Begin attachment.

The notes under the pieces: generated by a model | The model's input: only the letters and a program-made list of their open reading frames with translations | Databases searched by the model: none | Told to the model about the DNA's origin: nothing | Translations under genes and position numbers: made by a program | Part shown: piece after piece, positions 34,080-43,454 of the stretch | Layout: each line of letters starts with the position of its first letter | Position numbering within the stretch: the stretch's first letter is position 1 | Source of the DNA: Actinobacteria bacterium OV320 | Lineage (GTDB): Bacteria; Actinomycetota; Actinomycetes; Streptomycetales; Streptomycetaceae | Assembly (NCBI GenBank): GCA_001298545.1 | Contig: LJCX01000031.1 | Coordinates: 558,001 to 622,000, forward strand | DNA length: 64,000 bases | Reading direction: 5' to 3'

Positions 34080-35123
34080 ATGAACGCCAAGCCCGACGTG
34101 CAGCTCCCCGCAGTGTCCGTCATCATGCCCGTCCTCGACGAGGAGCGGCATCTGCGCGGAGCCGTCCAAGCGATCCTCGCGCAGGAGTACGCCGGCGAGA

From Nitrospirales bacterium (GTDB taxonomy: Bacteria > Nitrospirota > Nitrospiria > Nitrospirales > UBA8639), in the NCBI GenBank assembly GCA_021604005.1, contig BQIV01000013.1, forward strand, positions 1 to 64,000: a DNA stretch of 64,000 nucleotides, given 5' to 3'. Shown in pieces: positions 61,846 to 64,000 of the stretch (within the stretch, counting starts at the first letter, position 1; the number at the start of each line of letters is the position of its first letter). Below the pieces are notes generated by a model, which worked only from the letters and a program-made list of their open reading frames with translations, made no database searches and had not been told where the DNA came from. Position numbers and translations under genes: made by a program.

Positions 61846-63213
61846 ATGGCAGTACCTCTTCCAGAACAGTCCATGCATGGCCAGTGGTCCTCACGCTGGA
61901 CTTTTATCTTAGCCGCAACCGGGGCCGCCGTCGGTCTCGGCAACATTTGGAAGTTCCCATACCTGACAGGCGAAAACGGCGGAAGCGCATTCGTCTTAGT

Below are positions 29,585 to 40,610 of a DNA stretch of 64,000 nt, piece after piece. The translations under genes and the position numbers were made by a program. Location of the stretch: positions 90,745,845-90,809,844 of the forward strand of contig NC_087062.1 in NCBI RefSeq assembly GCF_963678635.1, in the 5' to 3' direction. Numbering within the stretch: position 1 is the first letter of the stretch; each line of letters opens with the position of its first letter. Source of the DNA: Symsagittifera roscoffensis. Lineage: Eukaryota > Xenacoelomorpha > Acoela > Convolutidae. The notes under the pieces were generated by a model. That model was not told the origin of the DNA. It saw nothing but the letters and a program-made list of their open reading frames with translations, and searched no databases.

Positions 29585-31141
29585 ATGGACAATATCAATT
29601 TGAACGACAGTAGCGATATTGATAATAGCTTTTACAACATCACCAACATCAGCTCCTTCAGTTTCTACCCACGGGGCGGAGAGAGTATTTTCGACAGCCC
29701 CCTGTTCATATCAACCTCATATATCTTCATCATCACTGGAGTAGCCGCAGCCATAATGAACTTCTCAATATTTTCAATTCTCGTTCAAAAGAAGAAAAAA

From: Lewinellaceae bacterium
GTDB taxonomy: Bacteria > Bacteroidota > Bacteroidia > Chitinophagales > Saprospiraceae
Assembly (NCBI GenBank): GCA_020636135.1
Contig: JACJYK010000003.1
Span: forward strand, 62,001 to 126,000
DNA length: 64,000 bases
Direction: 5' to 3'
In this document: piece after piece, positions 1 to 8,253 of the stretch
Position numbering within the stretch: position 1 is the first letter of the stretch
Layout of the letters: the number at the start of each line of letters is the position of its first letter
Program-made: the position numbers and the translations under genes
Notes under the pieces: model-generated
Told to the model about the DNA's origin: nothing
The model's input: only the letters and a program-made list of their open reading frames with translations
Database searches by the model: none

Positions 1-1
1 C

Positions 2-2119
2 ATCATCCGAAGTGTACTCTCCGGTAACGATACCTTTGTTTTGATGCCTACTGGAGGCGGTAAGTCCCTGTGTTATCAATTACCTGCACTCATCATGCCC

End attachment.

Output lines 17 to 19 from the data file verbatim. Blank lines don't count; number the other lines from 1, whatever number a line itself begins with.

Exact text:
Contig: JACJYK010000003.1
Span: forward strand, 62,001 to 126,000
DNA length: 64,000 bases